7. I want to further explore on Chui Eng’s post on ciritcal thinking for neighbourhood schools. Typically(and this may be a generalisation), a neighbourhood seconday school would have all the streams)express, normal, technical). The challenge is how to raise the thinking of the child beyond only survival issues. For children from low income families, it is even more crucial to teach them critical thinking, to raise their thinking beyond the bread and butter issues that they are familiar with as these are the issues their parents are struggling with.

    The key challenge for teachers then is how to contextulised critical thinking skills for students in this environment, how to help students see critical thinking skills as a set of skills that they are familiar with and need to have. Basically, how to help change the mindsets of students using critical thinking skills.

    The education landscape varies from one school to another, one family to another. The urgent issue that has to be resolve is how to teach critical thinking skills well to all students and how to ensure this remains with them after they leave school.

  8. Critical literacy is the art of discovering underlying messages. Being able to discover forms part of the challenge and being able to vocalize it another. In my opinion the latter is a bigger challenge for educators in societies that run with high power distances. Critical literacy then becomes a tool that empowers learners. Should this be reality what will the implication be on society? Perhaps power distances will be eroded and a movement towards sharing knowledge vis-à-vis creation of learning organizations be encouraged. It will be a great tool for starters to engage students in the English language. Comprehension exercises at lower levels and case studies at higher levels could be the first steps to developing critical thinking. Implementing this will prove stressful for the teachers. However if it is positioned as a way of life and not as a program that has to be delivered and results tested then perhaps implementing it even in the local context becomes probable. The six questions then become building blocks in a student’s mental model. A paper by Pamela J & Karen S (2003) Becoming Critical: Moving toward a Critical Literacy Pedagogy an Argument for Critical Literacy, present the many concerns of teachers over taking this approach. My belief that such concerns will be persistence in the local context as well and encouraging students to take the role of “troublemakers” by asking the WHY-will be a limited one.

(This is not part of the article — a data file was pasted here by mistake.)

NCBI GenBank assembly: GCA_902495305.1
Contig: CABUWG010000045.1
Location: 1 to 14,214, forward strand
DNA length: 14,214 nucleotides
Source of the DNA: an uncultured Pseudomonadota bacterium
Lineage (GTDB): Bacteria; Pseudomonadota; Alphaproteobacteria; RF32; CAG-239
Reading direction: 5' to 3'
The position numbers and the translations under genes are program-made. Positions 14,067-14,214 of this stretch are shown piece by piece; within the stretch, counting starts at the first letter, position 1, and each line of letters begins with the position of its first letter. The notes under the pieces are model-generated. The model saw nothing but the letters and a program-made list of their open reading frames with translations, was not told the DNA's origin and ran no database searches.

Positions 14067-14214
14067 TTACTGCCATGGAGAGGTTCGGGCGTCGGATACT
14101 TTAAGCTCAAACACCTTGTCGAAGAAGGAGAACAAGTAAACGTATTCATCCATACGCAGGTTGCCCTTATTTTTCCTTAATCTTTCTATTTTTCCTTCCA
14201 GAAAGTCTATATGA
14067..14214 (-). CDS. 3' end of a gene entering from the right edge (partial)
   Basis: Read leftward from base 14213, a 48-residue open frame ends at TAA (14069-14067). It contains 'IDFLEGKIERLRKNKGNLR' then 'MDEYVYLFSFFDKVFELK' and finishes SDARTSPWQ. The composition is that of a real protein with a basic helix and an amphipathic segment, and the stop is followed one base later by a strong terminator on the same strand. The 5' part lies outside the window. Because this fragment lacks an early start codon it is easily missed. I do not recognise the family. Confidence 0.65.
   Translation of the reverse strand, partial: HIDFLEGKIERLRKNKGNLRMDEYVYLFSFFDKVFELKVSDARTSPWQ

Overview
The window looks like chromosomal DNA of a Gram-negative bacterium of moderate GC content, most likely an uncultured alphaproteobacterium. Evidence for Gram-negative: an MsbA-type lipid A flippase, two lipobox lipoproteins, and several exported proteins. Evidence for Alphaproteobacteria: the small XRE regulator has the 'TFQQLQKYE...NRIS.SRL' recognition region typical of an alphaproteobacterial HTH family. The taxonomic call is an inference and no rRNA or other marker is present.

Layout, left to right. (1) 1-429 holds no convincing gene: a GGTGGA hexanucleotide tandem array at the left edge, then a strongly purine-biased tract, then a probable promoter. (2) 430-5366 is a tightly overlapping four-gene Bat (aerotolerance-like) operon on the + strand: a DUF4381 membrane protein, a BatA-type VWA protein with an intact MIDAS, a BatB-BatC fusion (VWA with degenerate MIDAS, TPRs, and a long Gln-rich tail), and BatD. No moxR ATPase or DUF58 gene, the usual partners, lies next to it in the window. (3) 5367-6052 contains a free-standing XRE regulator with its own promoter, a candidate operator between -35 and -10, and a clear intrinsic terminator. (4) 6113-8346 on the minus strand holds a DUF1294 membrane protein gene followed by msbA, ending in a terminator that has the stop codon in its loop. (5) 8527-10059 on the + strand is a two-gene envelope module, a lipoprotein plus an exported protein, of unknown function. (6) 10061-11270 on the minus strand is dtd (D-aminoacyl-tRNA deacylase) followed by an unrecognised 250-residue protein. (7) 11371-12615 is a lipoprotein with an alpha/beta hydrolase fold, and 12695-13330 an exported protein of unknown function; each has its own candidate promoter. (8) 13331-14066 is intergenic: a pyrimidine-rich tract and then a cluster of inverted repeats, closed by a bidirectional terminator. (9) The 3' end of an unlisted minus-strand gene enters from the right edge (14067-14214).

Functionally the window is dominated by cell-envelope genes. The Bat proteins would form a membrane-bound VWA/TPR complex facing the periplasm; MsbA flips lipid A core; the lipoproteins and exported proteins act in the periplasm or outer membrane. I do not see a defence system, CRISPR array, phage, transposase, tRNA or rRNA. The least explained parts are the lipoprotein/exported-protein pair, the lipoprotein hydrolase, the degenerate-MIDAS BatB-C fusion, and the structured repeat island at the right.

9. I believe critical literacy skills should be taught in tandem with content and information.

    While it is undesirable for learners to master content without critical analysis, we are equally irked by students (or even political netizens) who criticise without getting the facts corroborated. Some teachers at the JC are already lamenting at the shallowness of views of students of courses like Knowledge and Inquiry and Project Work. This comes about when we over-emphasise form over substance.

  10. I have always believed that it is important to teach critical thinking skills. The TSLN focus as reflected by the TLLM initiatives in schools seems to be largely on creative output and teaching processes rather than on the development of critical thinking skills in individual pupils. Having read Koh’s article, I am somewhat convinced that the teaching of critical literacy would be an effective way to achieve this. Pupils need to challenge “taken for granted meanings”.